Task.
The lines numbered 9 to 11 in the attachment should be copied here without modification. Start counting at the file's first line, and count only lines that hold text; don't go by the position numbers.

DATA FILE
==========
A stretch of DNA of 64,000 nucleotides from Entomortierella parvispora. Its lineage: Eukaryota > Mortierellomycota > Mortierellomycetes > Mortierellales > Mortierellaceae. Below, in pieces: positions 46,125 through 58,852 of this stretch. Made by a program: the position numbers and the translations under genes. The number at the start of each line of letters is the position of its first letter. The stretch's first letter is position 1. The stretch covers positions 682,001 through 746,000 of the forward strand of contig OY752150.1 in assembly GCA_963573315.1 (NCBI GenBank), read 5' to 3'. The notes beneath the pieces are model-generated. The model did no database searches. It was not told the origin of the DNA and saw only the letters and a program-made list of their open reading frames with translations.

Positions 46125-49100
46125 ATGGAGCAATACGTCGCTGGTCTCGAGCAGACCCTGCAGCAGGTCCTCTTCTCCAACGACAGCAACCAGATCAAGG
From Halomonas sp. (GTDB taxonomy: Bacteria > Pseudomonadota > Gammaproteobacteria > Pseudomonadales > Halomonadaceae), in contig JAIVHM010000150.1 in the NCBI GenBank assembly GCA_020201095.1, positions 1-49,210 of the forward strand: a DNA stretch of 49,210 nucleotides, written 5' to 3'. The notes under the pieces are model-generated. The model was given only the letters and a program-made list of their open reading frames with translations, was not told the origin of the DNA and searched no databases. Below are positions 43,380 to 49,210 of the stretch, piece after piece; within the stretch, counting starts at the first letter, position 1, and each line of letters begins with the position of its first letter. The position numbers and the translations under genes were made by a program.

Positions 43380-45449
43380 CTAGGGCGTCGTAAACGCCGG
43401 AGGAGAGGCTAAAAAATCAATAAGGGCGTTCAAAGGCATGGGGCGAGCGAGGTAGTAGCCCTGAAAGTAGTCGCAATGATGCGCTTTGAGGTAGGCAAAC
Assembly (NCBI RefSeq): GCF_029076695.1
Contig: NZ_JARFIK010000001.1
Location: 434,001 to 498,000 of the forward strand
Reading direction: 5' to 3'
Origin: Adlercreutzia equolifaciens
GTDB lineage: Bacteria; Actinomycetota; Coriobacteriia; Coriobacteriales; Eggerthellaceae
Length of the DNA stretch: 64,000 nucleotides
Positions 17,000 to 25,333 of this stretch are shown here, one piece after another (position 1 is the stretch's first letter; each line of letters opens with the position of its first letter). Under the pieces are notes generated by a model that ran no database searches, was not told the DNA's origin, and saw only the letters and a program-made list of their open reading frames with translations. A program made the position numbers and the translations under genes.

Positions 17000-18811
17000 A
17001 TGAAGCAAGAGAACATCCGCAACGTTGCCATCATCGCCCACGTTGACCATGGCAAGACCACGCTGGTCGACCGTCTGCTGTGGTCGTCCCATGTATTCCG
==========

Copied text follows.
Contig: NZ_JARFIK010000001.1
Location: 434,001 to 498,000 of the forward strand
Reading direction: 5' to 3'